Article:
- Wednesday, May 25th 2016 at 15:00 - 16:00 UK (Other timezones)
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The last few years has witnessed an explosion of the number and types of biological measures that can -and are- measured quantitatively and non-invasively in clinical populations. In most areas of medicine, this has led to biological tests that have revolutionised diagnosis and treatment allocation. However, this is not the case in psychiatry, which is now virtually the last area of medicine where diseases are still diagnosed based on symptoms and biological tests to assist treatment allocation remain to be developed. In this talk, I will present work from our group that aims to use neuroimaging data derived from large population-based cohorts as biomarkers that predict disease state and outcome in psychiatric disorders. I will also discuss recent initiatives for mapping the hetereogeneity underlying psychiatric disorders on the basis of mappings between biology and the behaviours that depend on that biology. This provides a method to understand variation in clinical cohorts at the level of individual participants, so that each individual subject can be placed within the population range and disease mechanisms can be studied independently from the diagnostic labels. The hope is that this will move the field beyond simple case-control comparisons and will ultimately lead to biologically based tests that improve outcomes for patients.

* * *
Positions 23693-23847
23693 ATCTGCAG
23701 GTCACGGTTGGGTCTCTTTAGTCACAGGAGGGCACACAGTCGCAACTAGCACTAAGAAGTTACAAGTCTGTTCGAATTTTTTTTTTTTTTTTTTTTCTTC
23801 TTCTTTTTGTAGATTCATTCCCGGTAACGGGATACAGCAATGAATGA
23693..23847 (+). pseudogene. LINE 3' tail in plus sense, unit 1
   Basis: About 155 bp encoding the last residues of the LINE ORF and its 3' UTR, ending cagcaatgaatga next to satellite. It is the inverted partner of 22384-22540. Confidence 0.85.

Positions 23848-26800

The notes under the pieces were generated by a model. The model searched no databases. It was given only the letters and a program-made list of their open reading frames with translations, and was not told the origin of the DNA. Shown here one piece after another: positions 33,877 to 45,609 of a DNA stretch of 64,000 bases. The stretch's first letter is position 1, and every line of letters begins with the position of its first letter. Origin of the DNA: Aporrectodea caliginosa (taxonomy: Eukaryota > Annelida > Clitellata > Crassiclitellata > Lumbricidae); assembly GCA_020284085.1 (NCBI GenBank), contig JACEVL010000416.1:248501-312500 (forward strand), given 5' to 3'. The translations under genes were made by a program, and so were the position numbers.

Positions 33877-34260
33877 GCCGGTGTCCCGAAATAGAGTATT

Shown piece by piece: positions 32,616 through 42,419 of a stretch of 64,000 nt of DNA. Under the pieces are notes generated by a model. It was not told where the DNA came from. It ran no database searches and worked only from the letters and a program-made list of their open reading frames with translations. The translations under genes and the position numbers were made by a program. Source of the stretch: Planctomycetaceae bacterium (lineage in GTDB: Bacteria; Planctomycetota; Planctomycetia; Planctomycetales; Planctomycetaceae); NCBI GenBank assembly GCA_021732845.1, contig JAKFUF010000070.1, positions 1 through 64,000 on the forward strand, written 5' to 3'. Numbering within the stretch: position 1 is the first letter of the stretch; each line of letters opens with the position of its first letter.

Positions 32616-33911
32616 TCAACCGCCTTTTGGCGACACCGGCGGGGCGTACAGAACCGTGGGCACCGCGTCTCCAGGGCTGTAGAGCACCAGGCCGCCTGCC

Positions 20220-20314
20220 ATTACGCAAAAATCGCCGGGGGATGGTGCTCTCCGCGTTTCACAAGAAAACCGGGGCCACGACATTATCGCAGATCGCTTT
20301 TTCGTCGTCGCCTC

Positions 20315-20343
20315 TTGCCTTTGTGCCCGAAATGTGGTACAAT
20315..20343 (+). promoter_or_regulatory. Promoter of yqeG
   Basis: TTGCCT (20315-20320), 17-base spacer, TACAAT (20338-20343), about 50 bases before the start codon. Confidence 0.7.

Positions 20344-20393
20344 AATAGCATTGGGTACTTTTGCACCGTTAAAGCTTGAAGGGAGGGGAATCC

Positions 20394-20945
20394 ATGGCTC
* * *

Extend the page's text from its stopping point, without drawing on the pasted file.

Andre Marquand is Assistant Professor at the Donders Institute, working in the Statistical Imaging Neuroscience group. He has a particular focus on machine learning techniques that aim to learn to detect patterns of statistical regularity in empirical data. These methods hold significant promise for decoding cognitive states and predicting clinically relevant variables in health and disease.
Video of the session: